I'm sorry to say that your second idea about comparing with a wet print doesn't hold, as the wet vs. dry print issue is all about reflection. A wet (i.e. very flat and shiny) print surface reflects more light than a dry print surface. This is something which cannot easily be compensated with e.g. more viewing light. This phenonema doesn't happen when you compare e.g. wet vs. dry negatives, as you don't look at the reflection of them, you look through them.
    But I give it to you that you did at least try to find a solution.

    //Björn

  2. #12

    Join Date
    Mar 2013
    Location
    rAdelaide
    Shooter
    Multi Format
    Posts
    964
    So, rather than start a new thread, I'll resurect something 10 years old.

    I just got my first glass carrier, the universal 6x7 for my LPL6700. Did one RA4 print and yep, the first thing I noticed was the newton's rings on it. (I've never had them on anything before, probably because all my prints thus far were glassless 135, and all my scans were either edge-holders or wet-mounted).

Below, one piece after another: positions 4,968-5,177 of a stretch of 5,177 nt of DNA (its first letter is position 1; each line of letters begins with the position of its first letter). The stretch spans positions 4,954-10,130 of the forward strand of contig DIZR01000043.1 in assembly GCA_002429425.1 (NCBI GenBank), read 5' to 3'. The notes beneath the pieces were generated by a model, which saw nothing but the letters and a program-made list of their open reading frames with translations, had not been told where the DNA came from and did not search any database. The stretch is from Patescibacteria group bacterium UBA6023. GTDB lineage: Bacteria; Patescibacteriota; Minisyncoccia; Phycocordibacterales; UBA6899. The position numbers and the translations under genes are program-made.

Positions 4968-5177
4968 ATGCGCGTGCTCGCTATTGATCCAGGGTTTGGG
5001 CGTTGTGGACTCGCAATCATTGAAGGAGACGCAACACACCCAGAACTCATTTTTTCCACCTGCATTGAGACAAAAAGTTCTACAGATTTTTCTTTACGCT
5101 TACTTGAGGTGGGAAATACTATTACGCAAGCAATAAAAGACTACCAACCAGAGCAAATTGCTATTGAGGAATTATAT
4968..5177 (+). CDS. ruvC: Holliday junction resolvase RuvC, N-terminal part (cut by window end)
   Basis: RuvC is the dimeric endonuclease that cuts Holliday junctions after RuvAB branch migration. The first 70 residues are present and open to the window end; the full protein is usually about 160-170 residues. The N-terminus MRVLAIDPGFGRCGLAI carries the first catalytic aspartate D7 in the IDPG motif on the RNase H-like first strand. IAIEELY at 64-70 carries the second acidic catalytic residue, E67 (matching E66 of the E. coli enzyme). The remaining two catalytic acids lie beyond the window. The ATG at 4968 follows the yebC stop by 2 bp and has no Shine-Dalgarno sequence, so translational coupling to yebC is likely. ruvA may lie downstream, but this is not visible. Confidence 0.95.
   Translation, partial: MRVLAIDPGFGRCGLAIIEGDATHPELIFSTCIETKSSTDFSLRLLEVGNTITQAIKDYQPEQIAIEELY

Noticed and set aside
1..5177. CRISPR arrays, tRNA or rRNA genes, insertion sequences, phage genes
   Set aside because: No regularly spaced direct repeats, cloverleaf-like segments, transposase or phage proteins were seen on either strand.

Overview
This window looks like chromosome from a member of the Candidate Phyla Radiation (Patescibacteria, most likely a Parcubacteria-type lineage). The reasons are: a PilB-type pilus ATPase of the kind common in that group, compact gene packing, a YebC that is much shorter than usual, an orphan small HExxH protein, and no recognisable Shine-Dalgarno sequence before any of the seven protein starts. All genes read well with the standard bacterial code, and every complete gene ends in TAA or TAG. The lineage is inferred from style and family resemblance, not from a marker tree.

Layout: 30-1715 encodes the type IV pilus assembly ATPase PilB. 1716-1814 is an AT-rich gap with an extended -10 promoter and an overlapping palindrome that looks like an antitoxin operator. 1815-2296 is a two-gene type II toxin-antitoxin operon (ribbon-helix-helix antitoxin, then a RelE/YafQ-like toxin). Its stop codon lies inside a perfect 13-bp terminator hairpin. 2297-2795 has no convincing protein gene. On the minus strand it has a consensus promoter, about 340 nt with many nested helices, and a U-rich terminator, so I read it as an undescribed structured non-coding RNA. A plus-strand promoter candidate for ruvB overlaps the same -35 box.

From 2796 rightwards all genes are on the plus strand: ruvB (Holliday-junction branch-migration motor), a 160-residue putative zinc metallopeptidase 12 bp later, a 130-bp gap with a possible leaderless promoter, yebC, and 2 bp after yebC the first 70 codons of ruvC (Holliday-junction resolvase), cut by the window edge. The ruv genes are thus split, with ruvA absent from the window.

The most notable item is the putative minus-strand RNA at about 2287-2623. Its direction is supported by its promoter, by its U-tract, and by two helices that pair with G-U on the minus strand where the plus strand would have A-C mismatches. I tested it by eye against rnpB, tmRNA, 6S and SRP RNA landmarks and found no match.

I'm well used to wet-mounting my BetterScanning holder on my v750, with Aztec mylar and Lumina fluid (can't get Kami fluid in Australia, some mailmen have a thing against delivering Petrol via airmail or something...)

    So, in the intervening years since this thread first came up (glad to see I'm not the only one who's thought of it), has anyone else tried it?
    Specifically I'm wondering about whether to just fluid both glass-holders and hope for the best in when sandwiching, or remove the lower glass and wetmount to the top glass with mylar just as I do with my scanner?
    Do you have to physically cut the negative out of the strip to stop airbubbles coming back in? (I presume so but hope not). When I scan, the mylar goes all the way around the neg strip on all 4 sides, but a neg carrier is only 7cm long, not 25 like my scanner.

    Any other pitfalls to watch out for?
    Lumina isn't explosive like Kami but I still presume I'll have to work fast enough before it evaporates, especially near an enlarger head (at least it's colour diffusion, I presume they're cooler than condenser?)
    Any other tips or experiences?
    An awful lot of electrons were terribly inconvenienced in the making of this post.

  3. #13

    Join Date
    Oct 2012
    Location
    NE Ohio
    Shooter
    35mm
    Posts
    439
    Carlwen, I believe used to make a"wet" negative carrier. I was always interestedin it but didn't find out much about it, except that the "fluid"as on both sides of the neg.

  4. #14
    Ian Grant's Avatar
    Join Date
    Aug 2004
    Location
    West Midlands, UK, and Turkey
    Shooter
    Multi Format
    Posts
    16,162
    Images
    148